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Deilephila elpenor

(Linnaeus, 1758)

  • Subfamily: Macroglossinae - Macroglossini
  • Wingspan: 58-72 mm
  • Flight period: May - Aug
  • Spread: Common
  • Host plants: Polyphagous


The Deilephila elpenor also known as Elephant Hawk-moth is a moth of the Sphingidae family with a wingspan of 58-72 mm.
The Deilephila elpenor is found throughout Europe excluding Iceland. *
Its range extends to the Palearctic ecozone, *** and has recently been introduced also in North America.
In Italy it is also found in the islands.

The front wings of the Deilephila elpenor are brown / olive green surrounded by pink. Two pink lines also cross the wings. The first line is usually thicker and ends in the center of the wings near a white point. The second line, which runs below the first, starts from the white inner margins and runs to the tip of the wing.

The hind wings have a black inner half that gradually turns pink from the center outwards. It is outlined with white fringes. The head, thorax and body are also brown / olive green with pink spots all over the place.

The Deilephila elpenor often confused with the congener Deilephila porcellus which in addition to having different designs on the wings results of smaller dimensions.
This moth is nocturnal and therefore feeds on flowers that open or produce nectar at night. The Deilephila elpenor has very sensitive eyes that allow it to see colors even in low light conditions. and it was one of the first species in which the nocturnal vision of colors in animals has been documented. ****

The habitats include rugged meadows, moors, sand dunes, hedges, woodlands, open countryside, and even urban gardens. Moths play an important role in pollination in all of their habitats. For example, previous studies on Sphingidae have indicated that they can pollinate up to 5-10% of species trees and shrubs in the area where they live.

A striking feature of this moth larva is its defensive behavior.
When annoyed or alarmed by the presence of some predator, the larva retracts the head and the first thoracic segments in the first and second abdominal segments, which are significantly expanded making the eye spots larger. The result is the striking resemblance to a snake. *****

The eggs are spherical of a glossy green color and are deposited by the female individually under the leaves of the host plants. **, *****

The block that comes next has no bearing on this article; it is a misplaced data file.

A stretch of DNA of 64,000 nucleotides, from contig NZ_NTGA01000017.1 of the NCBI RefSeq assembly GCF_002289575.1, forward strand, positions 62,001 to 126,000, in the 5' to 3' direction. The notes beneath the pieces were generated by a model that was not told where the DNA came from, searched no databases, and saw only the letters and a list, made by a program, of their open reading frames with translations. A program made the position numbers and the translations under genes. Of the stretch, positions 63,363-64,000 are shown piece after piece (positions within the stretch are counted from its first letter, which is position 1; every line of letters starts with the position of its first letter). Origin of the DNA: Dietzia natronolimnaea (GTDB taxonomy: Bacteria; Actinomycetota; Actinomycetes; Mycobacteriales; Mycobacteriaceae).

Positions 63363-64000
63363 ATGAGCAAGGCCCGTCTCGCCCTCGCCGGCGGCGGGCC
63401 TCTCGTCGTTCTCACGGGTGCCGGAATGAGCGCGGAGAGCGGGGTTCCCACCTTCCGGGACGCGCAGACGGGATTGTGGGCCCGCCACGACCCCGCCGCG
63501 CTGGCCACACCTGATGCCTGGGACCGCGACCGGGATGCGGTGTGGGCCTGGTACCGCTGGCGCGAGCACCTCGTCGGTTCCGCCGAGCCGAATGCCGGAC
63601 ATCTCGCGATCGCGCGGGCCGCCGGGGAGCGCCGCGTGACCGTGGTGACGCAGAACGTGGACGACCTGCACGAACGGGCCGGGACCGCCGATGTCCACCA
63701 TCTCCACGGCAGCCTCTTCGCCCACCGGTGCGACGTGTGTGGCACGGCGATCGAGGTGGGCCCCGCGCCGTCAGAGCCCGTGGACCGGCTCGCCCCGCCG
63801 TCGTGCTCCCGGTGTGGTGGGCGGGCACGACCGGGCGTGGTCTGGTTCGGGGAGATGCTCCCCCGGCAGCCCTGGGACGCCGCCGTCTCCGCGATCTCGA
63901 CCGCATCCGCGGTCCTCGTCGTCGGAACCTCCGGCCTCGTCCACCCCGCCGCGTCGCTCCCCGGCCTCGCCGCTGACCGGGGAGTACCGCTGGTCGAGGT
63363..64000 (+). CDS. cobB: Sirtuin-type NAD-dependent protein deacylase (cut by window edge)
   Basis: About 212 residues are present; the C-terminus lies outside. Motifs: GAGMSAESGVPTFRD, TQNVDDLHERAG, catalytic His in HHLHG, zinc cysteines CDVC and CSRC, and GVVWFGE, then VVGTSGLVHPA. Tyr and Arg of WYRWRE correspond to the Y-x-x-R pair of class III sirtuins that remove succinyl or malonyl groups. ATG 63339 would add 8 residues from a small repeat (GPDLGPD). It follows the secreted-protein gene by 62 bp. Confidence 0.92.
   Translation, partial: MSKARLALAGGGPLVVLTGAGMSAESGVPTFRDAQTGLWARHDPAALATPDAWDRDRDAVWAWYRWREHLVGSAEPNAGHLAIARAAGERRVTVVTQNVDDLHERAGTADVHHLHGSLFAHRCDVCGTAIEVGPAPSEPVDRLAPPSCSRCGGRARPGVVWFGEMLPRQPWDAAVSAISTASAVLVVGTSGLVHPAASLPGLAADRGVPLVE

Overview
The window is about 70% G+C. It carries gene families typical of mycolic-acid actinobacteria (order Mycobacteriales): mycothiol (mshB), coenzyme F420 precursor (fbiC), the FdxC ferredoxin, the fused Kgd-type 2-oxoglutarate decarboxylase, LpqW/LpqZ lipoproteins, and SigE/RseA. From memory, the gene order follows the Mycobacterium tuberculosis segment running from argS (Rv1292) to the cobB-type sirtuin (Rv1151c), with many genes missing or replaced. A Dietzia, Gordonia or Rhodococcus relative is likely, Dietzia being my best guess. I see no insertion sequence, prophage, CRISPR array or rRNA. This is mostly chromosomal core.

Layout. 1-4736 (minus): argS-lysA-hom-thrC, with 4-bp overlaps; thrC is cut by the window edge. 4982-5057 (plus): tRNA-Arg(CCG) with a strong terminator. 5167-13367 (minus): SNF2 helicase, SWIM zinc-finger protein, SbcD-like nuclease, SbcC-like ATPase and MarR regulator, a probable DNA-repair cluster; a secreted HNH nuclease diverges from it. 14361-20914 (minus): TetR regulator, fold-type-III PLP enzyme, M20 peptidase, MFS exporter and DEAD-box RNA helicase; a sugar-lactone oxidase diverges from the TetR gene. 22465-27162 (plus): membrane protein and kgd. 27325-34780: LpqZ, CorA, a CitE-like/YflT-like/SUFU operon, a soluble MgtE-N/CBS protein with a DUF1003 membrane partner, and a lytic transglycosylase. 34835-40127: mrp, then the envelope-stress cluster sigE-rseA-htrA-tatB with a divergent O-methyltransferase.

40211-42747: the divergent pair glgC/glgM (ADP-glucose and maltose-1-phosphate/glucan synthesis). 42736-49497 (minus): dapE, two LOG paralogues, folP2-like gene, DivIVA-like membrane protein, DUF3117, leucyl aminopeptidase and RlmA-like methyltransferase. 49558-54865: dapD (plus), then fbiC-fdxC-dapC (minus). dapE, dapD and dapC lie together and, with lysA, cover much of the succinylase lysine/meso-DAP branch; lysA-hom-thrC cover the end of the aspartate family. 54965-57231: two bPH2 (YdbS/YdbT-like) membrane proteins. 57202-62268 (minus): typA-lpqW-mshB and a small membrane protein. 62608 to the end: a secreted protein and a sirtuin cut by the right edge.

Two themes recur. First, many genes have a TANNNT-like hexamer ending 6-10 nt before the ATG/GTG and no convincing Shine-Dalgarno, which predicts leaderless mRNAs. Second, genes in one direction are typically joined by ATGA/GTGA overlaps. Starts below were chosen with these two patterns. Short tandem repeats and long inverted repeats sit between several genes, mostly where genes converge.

The larva is dimorphic, that is, it can be brown or green in color. As soon as it hatches, the 4-5mmm larva has a pale green color and presents the little horn on the last abdominal segment. The latter will be present until the maturity of the larva.
During subsequent moults, the first and second abdominal segments increase in size and the four characteristic sub-circular spots appear.
At this point the head and thoracic segments seem decidedly disproportionate. In the last moult, the larva reaches about 70-80 mm e in most cases the color changes to brown but can also remain green. *****

The pupa is 40–45 mm long, brown streaked with dark brown. The pupa is very active, and often gets rid of the cocoon even before hatching.

The larvae are considered polyphagous as they have been reported on multiple plants such as: Vitis, Parthenocissus, Epilobium, Chamaenerion angustifolium, Clarkia, Galium, Calla palustris, Impatiens, Fuchsia, Menyanthes. ******

* Lepidoptera mundi - Fauna Europea
** Bestimmungshilfe für die in Europa nachgewiesenen Schmetterlingsarten - -
*** Bestmann, H. J.; Erler, J.; Garbe, W.; Kern, F.; Martischonok, V.; Schäfer, D.; Vostrowsky, O.; Wasserthal, L. T. (1992). "Pheromone components of the female elephant hawk-moth, Deilephila elpenor, and the silver-striped hawk-moth, Hippotion celerio". Experientia. 48 (6): 610–613
**** Warrant, Eric (2004-10-01). "Vision in the dimmest habitats on Earth". Journal of Comparative Physiology A. 190 (10): 765–789.
***** Claudio Labriola, Natura, Parole e Fotografia -
****** Moths and Butterflies of Europe and North Africa -

Deilephila elpenor
Deilephila elpenor
Deilephila elpenor
Deilephila elpenor
Deilephila elpenor
Deilephila elpenor
Deilephila elpenor
Deilephila elpenor